CPD Briefing: Progress – The Learning Journey

The progress of our students is our primary mission as educators, both in the micro of the lesson and its individual activities and in the macro of formal assessment and qualifications. It can, at times, feel elusive; ensuring all our students make good progress regardless of different starting points, abilities and motivation. It can also feel intangible – how do we show progress over time, in a lesson, in a twenty minute observation?

Good progress can be achieved and demonstrated in many different ways, dependent on both subject and student. It can, however, be achieved by many of the same processes. By planning and regarding it as a journey, we can ensure that we plan for all of our learners to make good progress and demonstrate effectiveness in doing so.


Planning the Journey

To undertake any successful journey we must first know two things – where we need to go in relation to where we are now. The same is true for our pupils in order to make progress. 

The following is taken from the Common Inspection Framework, under the "Quality of Teaching, Learning and Assessment", on evaluating their effectiveness:

"assessment information is used to plan appropriate teaching and learning strategies, including to identify children and learners who are falling behind in their learning or who need additional support, enabling children and learners to make good progress and achieve well"

Therefore we must be using data when planning for our students, providing tasks and activities that will allow all our learners to make progress, to support and to push. If we are not providing differentiation then we are not allowing all of our students to make good progress.

Similarly our students must also know  purpose and goal of their journey. This is so they are able to know their own progress and reflect upon how much they have progressed. Providing Agreed Learning Outcomes that are shared and understood, modelling and exemplars of what the students need to achieve are some clear indicators that we can provide to equip our learners with a clear destination.

Pace of the Journey

If a journey becomes too slow or protracted it is in peril of not succeeding and being abandoned. To avoid this we should create lessons and activities that have momentum and purpose throughout to keep students' interest and motivation. Having a starter activity that students undertake as soon as they enter the classroom is a good way of setting a challenging pace and engaging their focus. 

Maintaining that momentum can come from the range of activities that we offer our students and also their quality; engaging areas of study, interactivity, group work etc. Constructing takes that require students to be active participants and that will stretch and challenge them will also ensure both pace and motivation are sustained.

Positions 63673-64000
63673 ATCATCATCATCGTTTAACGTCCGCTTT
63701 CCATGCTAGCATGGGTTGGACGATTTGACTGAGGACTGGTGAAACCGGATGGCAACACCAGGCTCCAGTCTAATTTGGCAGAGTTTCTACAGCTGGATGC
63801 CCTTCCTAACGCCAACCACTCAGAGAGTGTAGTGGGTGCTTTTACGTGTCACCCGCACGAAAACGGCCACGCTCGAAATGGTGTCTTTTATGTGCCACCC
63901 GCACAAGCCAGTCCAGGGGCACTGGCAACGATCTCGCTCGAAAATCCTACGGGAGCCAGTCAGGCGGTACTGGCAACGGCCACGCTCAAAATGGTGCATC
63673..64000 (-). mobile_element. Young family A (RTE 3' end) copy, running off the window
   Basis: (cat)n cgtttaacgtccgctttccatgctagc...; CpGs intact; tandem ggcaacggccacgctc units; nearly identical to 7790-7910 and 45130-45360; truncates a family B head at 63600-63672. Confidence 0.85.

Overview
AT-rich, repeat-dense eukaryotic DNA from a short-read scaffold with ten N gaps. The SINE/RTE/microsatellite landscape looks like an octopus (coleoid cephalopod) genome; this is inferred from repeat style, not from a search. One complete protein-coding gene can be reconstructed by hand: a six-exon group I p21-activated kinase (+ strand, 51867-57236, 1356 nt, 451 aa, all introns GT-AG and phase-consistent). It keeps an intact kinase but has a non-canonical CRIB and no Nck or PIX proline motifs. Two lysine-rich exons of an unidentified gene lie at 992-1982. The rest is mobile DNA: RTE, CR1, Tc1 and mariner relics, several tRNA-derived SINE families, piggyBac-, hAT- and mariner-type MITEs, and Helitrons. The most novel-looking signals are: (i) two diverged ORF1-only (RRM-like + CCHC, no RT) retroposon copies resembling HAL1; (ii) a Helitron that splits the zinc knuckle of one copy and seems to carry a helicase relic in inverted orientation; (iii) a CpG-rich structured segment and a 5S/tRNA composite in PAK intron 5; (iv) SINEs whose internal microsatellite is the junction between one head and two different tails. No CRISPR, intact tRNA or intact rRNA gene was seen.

Overcoming Obstacles

In any journey we will come across obstacles that will impede progress unless we are ready to confront them. For our students they will each have their own individual obstacles that we must help them with, such as language or literacy needs or misconceptions and confidence issues. Anticipating these through techniques like differentiation and targeted questioning will help prevent progress from being impeded. We will be aware of the concepts and subjects matter that we will be delivering that is complex and challenging so can anticipate difficulties that our students might face and prepare accordingly with alternate methods of explanation or delivery that will assist our students in understanding.

Signposting Progress

Journeys will require points of reflection, to take stock of how far we have come, what ground we still have to cover and to correct any deviations or wrong turns. In lessons this takes the form of continuous assessment to check the progress of our pupils, over time it will be reflected in marking and feedback of student's work and milestone assessments. Through this our students will know the progress they have made and be spurred on by it, also encouraging them to reflect on how they have made progress and how to make better progress in the future. 

Progress can, and should, be assessed in the same way as knowledge and skills and is an excellent way to signpost to students (and any observers) their progress. I have included  links to some strategies below and here is one of my favourites for is simple yet clear signposting:


"Progress Clocks are very simple. Students are issued  with a template of a blank clock. The clock face is divided into four, each quarter represents twenty minutes of the lesson. The first part is to find out what the students know about a topic. This could be a completely new topic or one that you taught last lesson and are going to expand upon. The clock is revisited throughout the lesson and used a mini plenary check. Students use this alongside success criteria so they can see themselves how much progress they are making and what they need to do to achieve the next level."


Finally, it is worth remembering that good progress can only be fostered by active and enthusiastic engagement from learners, and it is in their outcomes and attitudes that progress is evident. I have requisitioned this summary from the included Mary Myatt reading on the  learning behaviors of students that are making god progress:


"..it is possible to infer that progress is taking place when pupils are able to describe what they are learning and the reasons why; when they ask questions about the subject matter; when they are able to engage in discussions about what works and why; and when they are able to give and receive feedback constructively."

Further Reading